A: You know, I think it’s fascinating, and we see this all the time, at universities, career fairs, self-help advice, where people tell you to follow your passion. On the surface, it seems great, because, what’s the alternative to that? It’s like, “Don’t follow your passion?” But I think we get really confused, because following your passion sometimes presupposes as though you were born to do one specific thing. I think when we’re born, we have the capacity to be passionate about dozens of things and so I think, maybe, the more useful question for me is, “What do I value?” and then, “How do I align my short-term daily actions with what my long-term values are?”
Fundamentally, what I’m doing now, what I really value is helping people heal their relationship with stuff, with consumerism, and there are other relationships that need healing as well, but as one of The Minimalists, I think quite often it starts with our rather unhealthy relationship that we have with stuff.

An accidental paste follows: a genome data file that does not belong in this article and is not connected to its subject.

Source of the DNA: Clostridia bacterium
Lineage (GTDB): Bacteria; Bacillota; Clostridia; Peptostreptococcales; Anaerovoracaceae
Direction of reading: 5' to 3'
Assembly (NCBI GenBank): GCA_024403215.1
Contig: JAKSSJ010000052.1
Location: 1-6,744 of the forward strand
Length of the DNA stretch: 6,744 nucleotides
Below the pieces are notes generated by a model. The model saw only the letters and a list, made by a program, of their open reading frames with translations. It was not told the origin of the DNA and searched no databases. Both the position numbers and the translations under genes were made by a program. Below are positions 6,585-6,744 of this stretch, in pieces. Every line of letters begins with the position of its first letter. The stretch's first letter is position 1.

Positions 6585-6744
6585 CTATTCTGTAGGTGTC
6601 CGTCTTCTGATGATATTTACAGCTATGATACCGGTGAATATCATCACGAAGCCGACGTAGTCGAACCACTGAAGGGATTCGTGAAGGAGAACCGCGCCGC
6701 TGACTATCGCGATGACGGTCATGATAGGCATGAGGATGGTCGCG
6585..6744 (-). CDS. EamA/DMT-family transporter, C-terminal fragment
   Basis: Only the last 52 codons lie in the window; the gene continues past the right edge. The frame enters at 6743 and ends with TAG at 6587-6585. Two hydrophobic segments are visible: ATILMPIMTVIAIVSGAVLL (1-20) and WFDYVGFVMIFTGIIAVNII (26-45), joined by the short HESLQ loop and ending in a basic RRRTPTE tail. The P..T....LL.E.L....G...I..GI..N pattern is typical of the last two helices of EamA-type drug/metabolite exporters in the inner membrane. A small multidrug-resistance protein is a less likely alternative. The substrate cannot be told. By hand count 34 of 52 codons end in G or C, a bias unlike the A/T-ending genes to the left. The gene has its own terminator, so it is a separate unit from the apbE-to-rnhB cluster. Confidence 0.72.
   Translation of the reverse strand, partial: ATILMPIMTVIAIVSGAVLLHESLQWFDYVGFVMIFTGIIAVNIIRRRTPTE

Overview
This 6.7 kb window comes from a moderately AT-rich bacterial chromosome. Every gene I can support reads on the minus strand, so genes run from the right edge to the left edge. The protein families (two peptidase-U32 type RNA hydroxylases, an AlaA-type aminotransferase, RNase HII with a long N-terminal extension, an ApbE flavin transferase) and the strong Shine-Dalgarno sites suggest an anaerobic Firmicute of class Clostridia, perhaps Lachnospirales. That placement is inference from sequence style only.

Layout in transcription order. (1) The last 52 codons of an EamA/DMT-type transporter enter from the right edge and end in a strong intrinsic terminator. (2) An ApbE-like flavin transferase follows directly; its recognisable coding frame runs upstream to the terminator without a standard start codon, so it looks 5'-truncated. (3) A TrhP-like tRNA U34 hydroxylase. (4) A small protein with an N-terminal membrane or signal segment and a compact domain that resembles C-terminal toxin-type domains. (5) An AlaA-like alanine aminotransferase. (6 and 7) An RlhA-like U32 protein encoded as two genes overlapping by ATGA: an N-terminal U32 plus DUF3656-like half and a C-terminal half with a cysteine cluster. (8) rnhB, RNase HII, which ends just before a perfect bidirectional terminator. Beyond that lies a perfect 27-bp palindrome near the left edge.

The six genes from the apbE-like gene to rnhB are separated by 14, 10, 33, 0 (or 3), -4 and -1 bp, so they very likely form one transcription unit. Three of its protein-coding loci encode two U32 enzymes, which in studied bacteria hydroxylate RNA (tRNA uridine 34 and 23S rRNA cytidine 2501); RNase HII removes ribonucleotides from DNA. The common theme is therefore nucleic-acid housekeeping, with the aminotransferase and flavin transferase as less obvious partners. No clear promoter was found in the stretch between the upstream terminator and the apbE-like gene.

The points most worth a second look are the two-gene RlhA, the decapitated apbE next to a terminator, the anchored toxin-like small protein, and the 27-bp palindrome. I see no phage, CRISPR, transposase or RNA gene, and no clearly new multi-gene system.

Q: How did your childhood help shape the values you carry today?
A: That’s a good question, because I sort of went through two phases in my life. I grew up really poor. We were on food stamps and then on government assistance. I lived in a very poverty-stricken neighbourhood, but then, there was a lot of drug abuse, alcohol abuse in our home, physical abuse as well. Ryan, the other minimalist, grew up in very similar circumstances. We’ve known each other since we were fat little fifth-graders. I think one of the things that we thought, that we misunderstood growing up, is, Oh, you know why were so unhappy; it’s because we don’t have any money, and so when I turned 18, I went out and got an entry-level corporate job, and I spent the next 12 years climbing the corporate ladder.